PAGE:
I quote from this article of November 12th:
On Sunday in Brisbane the G20 will announce that bank deposits are just part of commercial banks’ capital structure, and also that they are far from the most senior portion of that structure. With deposits then subjected to a decline in nominal value following a bank failure, it is self-evident that a bank deposit is no longer money in the way a banknote is. If a banknote cannot be subjected to a decline in nominal value, we need to ask whether banknotes can act as a superior store of value than bank deposits? If that is the case, will some investors prefer banknotes to bank deposits as a form of savings? Such a change in preference is known as a “bank run.”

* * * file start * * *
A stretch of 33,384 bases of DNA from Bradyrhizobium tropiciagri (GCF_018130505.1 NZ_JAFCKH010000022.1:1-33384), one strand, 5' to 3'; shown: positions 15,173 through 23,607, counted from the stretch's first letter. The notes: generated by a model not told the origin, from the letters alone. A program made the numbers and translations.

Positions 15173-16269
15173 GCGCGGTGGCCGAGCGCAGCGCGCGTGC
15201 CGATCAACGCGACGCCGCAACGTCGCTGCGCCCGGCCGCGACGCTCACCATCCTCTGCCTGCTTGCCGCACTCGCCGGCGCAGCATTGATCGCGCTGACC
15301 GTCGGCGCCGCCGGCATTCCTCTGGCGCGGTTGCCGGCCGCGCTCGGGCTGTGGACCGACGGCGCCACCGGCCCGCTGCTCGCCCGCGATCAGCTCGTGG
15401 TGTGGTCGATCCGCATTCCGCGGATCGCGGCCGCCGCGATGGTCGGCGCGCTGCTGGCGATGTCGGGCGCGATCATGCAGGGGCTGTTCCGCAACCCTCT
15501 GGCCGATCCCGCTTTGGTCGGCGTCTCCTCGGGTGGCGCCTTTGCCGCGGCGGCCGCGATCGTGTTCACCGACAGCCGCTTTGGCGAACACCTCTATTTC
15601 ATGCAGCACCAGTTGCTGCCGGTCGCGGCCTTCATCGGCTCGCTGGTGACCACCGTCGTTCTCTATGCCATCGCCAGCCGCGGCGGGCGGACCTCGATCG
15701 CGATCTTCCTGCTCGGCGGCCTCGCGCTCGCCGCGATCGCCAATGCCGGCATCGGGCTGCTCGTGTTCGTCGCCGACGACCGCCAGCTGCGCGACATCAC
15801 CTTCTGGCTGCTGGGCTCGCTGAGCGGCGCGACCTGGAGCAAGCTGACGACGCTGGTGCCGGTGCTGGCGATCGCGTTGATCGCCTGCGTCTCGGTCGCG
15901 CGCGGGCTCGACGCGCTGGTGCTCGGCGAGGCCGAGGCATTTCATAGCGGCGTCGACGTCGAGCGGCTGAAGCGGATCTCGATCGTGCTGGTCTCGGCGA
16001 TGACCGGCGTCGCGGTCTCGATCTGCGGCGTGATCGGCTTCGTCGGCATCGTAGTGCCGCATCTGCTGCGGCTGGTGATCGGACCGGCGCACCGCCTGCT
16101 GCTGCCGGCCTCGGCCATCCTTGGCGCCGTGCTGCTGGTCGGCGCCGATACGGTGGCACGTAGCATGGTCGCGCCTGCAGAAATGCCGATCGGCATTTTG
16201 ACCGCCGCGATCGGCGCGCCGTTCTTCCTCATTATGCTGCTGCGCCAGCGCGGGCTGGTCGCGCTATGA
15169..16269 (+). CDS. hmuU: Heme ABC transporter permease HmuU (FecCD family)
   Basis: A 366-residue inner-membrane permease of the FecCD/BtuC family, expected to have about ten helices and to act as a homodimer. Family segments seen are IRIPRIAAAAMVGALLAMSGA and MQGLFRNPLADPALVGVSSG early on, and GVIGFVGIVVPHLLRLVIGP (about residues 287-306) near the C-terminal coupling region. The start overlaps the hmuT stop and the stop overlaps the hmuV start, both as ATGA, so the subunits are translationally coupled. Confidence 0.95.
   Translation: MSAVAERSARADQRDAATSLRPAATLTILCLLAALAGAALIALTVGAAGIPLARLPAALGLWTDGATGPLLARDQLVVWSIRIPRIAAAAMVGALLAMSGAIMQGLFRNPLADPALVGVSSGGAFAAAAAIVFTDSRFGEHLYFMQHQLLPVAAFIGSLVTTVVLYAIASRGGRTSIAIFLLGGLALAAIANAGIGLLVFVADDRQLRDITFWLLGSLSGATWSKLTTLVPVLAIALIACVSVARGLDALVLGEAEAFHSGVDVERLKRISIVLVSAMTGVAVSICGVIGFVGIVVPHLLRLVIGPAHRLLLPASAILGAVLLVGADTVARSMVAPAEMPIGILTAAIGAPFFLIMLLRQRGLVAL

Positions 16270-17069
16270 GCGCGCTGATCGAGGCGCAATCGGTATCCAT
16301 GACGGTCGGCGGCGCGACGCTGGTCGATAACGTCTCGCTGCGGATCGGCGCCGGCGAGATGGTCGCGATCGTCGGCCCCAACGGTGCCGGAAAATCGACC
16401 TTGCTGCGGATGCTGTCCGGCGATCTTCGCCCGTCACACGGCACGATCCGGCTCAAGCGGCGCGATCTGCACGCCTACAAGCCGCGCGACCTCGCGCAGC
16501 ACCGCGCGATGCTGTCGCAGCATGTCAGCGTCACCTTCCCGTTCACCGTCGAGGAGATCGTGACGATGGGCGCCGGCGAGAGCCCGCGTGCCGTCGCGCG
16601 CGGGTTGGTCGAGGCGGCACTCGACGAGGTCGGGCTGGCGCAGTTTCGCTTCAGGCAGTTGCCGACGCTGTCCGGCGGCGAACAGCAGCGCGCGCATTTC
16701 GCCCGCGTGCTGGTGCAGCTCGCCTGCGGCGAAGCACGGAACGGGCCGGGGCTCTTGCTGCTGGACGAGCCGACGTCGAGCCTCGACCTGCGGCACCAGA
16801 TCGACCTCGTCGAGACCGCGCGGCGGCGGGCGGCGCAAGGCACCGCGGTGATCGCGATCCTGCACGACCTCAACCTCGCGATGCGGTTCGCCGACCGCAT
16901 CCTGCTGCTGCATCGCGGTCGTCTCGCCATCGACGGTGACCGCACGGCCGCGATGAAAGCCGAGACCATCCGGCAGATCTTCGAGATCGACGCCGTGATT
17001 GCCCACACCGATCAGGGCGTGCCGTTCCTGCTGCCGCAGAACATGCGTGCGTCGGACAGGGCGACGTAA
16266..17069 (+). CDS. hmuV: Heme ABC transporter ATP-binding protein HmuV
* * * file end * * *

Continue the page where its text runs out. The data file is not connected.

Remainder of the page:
Each country will introduce its own legislation to effect the ‘ bail-in’ agreed by the G20 this coming weekend.
End of quote.
You may recall the Cyprian Bank bailout of March 2013, which included all large deposit holders essentially losing the majority of their deposits. Well, as you might expect, it’s becoming standard practice. So, if your bank gets into trouble, do not expect any protection.
You may want to plan accordingly, especially since your funds garner little interest in most countries.